Summits can be dull, dull, dull.
Summit communiqués, in fact, are actually designed to be dull. Even those of us paid to read the endless paragraphs of bureaucratic gobbledegook tend to nod off somewhere between sections one and two. That way, we can't see how little they actually say.
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- Canada sets carbon emissions reduction target of 30% by 2030
But how's this for something to snap the most jet-lagged cynic awake: Stephen Harper has agreed to a statement that oil and gas really have no long-term future because they threaten the health of the planet.
OK, take a deep breath. It's not like he had some blinding epiphany, like St. Paul on the road to Damascus. Rather, Harper made a political calculation that the other side had made a massive compromise — and it was time to seize upon it.
Germany has a deal for you
Here's the deal: the most powerful woman in Europe had agreed to water down her cherished ambition to have the world's most powerful democracies agree that fossil fuels must be phased out by 2050.
Sounds like a long way off? Well, it wasn't nearly far enough for Merkel's most reluctant partners in this grand design: Canada and Japan. After a political career spent promoting the extraction and sale of oil and gas, Harper was not going to sign their death warrant.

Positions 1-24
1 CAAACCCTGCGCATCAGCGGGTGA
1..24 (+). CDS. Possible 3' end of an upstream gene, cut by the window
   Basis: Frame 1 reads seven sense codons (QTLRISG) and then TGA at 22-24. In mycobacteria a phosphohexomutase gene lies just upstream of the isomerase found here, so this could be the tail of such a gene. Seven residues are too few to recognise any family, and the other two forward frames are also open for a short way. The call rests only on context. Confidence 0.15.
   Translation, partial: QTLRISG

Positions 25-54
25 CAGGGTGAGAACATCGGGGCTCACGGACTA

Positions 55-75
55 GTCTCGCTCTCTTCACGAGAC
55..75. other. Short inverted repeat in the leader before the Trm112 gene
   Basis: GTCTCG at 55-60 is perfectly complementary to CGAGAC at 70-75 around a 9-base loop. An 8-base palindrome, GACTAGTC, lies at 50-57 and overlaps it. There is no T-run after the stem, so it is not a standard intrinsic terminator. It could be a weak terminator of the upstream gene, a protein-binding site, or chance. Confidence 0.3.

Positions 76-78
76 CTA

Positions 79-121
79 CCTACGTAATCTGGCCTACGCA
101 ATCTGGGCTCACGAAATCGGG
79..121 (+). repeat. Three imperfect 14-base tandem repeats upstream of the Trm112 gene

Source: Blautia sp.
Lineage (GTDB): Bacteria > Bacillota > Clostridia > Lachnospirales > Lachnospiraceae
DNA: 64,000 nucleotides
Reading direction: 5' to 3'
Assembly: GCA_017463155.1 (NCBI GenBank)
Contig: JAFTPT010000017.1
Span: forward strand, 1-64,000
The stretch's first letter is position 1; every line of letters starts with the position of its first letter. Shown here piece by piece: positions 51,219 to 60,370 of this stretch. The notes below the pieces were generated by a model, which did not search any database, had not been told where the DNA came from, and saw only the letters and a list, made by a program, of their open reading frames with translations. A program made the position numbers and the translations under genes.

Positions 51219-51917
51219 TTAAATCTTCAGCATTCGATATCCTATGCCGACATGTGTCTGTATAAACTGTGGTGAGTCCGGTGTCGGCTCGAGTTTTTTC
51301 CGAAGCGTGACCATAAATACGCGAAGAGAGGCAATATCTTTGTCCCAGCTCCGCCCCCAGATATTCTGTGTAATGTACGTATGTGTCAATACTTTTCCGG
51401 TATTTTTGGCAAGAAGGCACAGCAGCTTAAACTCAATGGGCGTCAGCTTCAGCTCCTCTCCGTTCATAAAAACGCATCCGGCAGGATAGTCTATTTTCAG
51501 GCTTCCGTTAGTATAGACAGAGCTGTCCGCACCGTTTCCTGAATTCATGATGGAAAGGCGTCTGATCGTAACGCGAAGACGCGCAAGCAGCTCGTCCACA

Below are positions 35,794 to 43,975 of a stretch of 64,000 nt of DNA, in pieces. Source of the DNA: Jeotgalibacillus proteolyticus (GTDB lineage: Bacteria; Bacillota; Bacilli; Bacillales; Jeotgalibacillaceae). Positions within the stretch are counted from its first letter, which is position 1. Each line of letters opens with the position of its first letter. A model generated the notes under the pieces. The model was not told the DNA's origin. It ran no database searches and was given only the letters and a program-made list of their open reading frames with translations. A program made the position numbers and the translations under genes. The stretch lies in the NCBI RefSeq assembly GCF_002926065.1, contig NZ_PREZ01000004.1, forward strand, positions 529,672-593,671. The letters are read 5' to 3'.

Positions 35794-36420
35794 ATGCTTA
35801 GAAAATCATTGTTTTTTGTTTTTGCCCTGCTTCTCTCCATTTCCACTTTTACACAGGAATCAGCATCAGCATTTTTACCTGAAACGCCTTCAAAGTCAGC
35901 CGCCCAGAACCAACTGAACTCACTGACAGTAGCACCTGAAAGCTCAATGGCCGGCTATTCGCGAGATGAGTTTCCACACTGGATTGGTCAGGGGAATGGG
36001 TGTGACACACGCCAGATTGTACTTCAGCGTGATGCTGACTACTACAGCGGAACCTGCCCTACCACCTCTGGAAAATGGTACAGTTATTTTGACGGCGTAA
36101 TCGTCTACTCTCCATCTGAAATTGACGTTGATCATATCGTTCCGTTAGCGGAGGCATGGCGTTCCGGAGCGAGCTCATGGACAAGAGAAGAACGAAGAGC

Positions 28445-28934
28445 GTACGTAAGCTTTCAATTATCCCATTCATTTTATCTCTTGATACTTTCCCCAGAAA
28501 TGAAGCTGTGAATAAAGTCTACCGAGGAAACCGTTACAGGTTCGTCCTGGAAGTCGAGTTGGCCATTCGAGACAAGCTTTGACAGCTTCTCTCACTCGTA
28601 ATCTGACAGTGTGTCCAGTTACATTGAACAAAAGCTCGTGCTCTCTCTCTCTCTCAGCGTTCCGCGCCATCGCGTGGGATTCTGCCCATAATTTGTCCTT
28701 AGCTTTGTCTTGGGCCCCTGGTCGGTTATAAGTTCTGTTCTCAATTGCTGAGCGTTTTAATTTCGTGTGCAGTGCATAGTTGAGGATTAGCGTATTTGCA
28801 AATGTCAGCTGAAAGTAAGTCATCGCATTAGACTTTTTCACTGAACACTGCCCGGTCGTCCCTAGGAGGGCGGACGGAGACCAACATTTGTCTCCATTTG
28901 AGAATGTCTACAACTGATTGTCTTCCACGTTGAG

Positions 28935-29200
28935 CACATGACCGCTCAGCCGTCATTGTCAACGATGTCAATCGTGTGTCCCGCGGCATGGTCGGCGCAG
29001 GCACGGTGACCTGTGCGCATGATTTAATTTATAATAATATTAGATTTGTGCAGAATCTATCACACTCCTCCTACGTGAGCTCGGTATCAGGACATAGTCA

And, by the way, a whole lot of Germans were nervous about it, too. Along with plenty of Americans. And do the French and the British not like driving gasoline-powered cars?
Merkel, typically, had been thinking ahead. As the summit drew near, she made it clear the funeral for oil and gas didn't have to be in the year 2050. How about be the end of the century?
Think about it. To be applauded as a climate hero? For a promise you won't live long enough to regret?
The D-word's OK now
And so it is done. It will be the leaders' grandchildren who get roasted for failing to reach the goal set by Chancellor Merkel in her statement at Schloss Elmau:
"We emphasize that deep cuts in global greenhouse gas emissions are required, with a decarbonization of the global economy over the course of this century."
Decarbonization! The D-word! Suddenly, it's OK.
And in the short term? Nothing much happens. As Harper put it, "nobody's gonna start to shut down industry and turn off the lights."
So it's symbolic, right? Meaningless, even?
No and no. It's not about turning off the lights; it's the principle.
That principle, never before endorsed with such clarity by the mighty nations of the G7, is that the burning of oil and gas must end or the planet will fry.
Take it from a politician who's spent a decade defending the oil industry against all comers. And Harper surely didn't sign up to Merkel's plan because he had a revelation. Rather, he may simply see it as a pretty good deal: it buys time — lots of time — for an industry that is now officially doomed.
In the future, Harper said, "We simply have to find a way to create lower carbon-emitting sources of energy."
Yes, that was Stephen Harper speaking. So, new rule: not all summits are dull.